Iraq ready to free some from U.S. U.S. suggests dozen for 'priority' release

October 23, 1990|By Mark Matthews | Mark Matthews,Washington Bureau of The Sun

WASHINGTON -- The United States has given Iraq the names of "about a dozen" Americans who should be given top priority for release, for health or other reasons, after learning from Iraqi officials that a small group of hostages may be let go as early as today, U.S. officials said last night.

Word of the possible release came as U.S. officials were preparing a tough statement to be delivered by Thomas R. Pickering, the U.S. ambassador to the United Nations, warning Iraq of severe consequences if it continues its siege of foreign embassies in Kuwait to the point where the United States is forced to withdraw all its remaining diplomats.

In Baghdad, the leader of an Iraqi-American group that met with President Saddam Hussein Sunday said, "There is a definite commitment by the Iraqi leadership that some Americans will be released."

U.S. officials confirmed the apparent Iraqi willingness to release "about a dozen" Americans. The move comes amid the anticipated release of a number of Britons following a meeting between Mr. Hussein and former British Prime Minister Edward Heath, and signs that Iraq also may release all its French hostages.

"We've heard from the Iraqis in Baghdad that they're considering a release and want to know what the priority medical cases are," a U.S. official said. The Iraqis sought a list of "a dozen or so," the official said. Although the United States previously has given Iraq a list of 69 Americans needing medical help, it agreed to supply a list of a small group warranting priority treatment.

An official said those included fit into different categories, indicating that perhaps factors other than the need for medical care were considered.

In the weeks since its invasion of Kuwait Aug. 2, Iraq has refused to allow the wholesale departure of foreigners from either Iraq or Kuwait and has placed a number of them at strategic sites as shields against attack.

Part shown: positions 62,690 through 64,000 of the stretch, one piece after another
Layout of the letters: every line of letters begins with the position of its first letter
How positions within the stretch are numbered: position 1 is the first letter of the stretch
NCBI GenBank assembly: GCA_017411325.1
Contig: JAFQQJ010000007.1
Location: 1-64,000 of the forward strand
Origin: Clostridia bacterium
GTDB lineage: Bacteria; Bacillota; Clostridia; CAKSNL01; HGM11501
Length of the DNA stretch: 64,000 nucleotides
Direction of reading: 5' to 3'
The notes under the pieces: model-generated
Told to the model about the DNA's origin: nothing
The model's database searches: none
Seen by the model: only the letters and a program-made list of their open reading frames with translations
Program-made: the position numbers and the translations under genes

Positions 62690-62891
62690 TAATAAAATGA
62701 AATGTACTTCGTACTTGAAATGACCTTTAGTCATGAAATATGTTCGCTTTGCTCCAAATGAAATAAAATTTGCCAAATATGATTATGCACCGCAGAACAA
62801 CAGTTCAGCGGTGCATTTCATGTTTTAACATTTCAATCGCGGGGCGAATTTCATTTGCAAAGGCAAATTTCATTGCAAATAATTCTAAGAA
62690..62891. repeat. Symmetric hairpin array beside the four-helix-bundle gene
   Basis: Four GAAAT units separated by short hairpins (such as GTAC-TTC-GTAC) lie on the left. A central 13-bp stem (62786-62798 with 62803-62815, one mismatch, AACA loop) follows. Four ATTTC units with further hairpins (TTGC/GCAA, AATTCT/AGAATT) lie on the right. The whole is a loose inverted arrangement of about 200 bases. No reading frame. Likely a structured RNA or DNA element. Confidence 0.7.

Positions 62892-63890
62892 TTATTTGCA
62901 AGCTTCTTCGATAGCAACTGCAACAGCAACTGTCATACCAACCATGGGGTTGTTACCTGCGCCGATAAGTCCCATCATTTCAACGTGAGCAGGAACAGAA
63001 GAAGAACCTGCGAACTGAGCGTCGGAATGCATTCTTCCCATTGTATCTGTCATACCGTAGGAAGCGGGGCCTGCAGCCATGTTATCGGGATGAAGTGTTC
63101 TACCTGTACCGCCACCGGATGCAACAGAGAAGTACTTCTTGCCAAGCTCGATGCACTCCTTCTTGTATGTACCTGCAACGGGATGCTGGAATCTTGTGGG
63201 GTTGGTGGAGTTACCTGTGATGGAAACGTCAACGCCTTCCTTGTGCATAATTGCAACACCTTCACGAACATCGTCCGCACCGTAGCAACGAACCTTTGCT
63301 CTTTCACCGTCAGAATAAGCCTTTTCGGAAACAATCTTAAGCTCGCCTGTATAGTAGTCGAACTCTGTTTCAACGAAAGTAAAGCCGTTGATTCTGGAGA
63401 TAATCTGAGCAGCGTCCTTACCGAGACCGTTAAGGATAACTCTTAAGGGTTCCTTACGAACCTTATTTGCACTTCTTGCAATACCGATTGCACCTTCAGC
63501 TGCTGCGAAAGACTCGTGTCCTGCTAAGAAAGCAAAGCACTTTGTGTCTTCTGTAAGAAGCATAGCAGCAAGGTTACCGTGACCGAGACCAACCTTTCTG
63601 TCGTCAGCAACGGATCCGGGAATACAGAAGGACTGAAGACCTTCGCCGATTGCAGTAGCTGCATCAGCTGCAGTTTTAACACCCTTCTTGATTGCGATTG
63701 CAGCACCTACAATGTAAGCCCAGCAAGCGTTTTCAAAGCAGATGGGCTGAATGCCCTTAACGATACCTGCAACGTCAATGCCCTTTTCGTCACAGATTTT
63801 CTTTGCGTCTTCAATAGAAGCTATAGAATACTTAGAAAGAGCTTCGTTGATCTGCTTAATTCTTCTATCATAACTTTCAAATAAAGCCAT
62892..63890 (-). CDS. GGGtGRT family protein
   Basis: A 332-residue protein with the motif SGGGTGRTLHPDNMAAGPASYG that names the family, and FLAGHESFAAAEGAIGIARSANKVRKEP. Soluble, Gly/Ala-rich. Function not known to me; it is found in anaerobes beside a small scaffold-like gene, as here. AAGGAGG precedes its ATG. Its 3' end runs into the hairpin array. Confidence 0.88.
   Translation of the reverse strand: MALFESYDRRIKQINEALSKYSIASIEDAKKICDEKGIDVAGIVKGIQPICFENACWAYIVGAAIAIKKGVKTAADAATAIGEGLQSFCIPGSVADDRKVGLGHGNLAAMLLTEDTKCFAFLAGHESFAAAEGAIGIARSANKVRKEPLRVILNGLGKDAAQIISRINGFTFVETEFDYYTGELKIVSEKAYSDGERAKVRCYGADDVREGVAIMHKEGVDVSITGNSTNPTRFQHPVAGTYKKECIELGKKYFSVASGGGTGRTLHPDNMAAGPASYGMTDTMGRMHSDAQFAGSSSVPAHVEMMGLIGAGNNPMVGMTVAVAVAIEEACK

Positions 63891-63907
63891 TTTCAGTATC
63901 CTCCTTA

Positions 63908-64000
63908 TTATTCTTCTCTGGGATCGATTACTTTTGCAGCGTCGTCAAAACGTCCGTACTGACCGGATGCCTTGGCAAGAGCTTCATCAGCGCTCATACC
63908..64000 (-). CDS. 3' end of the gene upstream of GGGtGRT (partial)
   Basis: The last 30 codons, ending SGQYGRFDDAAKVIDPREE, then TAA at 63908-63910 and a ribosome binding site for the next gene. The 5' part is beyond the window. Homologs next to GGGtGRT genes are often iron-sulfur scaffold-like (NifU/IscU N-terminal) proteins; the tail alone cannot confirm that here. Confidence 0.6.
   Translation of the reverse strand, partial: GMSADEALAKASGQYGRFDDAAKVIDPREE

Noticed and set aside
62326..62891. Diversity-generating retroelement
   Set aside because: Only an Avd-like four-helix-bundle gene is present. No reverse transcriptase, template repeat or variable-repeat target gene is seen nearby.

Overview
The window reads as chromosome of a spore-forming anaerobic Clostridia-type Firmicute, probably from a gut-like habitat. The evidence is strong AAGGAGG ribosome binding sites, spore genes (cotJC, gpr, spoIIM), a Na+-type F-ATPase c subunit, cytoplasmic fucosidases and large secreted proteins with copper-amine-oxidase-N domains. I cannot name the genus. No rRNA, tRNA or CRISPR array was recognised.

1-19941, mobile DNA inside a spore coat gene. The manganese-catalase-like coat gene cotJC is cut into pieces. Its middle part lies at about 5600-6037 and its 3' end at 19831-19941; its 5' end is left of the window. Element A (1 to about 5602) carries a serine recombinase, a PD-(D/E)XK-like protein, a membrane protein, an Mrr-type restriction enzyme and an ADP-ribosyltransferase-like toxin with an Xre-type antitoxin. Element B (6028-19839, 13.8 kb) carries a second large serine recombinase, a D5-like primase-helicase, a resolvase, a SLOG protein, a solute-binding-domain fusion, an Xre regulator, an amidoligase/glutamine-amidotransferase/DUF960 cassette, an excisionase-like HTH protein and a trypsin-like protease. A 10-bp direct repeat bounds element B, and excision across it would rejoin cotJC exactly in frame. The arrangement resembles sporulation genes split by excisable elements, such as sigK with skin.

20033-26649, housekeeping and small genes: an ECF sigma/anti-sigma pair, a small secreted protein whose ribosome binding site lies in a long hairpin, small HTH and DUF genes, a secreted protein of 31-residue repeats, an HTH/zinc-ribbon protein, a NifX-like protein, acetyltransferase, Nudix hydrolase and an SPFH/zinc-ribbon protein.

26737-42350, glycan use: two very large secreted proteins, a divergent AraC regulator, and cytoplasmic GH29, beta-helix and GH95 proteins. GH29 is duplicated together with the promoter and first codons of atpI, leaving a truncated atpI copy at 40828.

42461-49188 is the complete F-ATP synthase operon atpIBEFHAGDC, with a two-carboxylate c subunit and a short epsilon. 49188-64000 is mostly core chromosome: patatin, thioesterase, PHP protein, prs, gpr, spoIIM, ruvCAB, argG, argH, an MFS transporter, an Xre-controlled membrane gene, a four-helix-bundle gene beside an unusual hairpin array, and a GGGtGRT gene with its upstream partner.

More recently, Iraq has allowed women, children and some men to leave on charter flights arranged by foreign governments, but it has barred most men from leaving, including some who are old or sick.

Of the 69 Americans needing medical treatment, 29 are among the 106 "detained" by the Iraqis, with some of them presumably being used as human shields.

U.S. officials interpreted the anticipated release of Americans as an attempt by Iraq to boost the stature of the Iraqi-American Foundation delegation and its leader, Salim Mansour.

"He's doing it when people come to him as supplicants," one official said. While welcoming the expected release, the officials asserted that all Americans should be allowed to leave Iraq and Kuwait.

Earlier yesterday, Mr. Hussein indicated in a message sent to the Iraqi Parliament that he was considering release of all French hostages. He told the legislators this would be a sign of friendship "in appreciation to liberal French people's rejection" of U.S. policies toward Iraq, the official Iraqi News Agency reported.

France has committed forces to the international military buildup arrayed against Iraq but has maintained a degree of independence from U.S. leadership of the coalition.

Meanwhile, the United States was pushing at the United Nations for Security Council approval of a resolution calling on Iraq to allow supplies of water, food and electricity into foreign embassies in Kuwait.

The U.S. Embassy provides the only contact with Americans barred from leaving Kuwait, whose lives President Bush has said repeatedly he is obligated to protect. The U.S. mission, with a skeleton staff, faces dwindling supplies of stockpiled food.

Once such a resolution is adopted, Mr. Pickering is expected to deliver a statement "implying [to Saddam Hussein] that he better go along or he is not going to like the consequences," a senior administration official said.

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